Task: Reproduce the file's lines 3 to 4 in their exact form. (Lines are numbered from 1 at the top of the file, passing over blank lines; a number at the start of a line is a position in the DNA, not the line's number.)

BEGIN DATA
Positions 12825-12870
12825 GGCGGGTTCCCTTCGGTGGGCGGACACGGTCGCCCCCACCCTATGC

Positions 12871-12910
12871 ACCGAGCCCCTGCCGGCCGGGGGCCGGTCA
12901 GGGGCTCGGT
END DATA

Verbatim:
Positions 12871-12910
12871 ACCGAGCCCCTGCCGGCCGGGGGCCGGTCA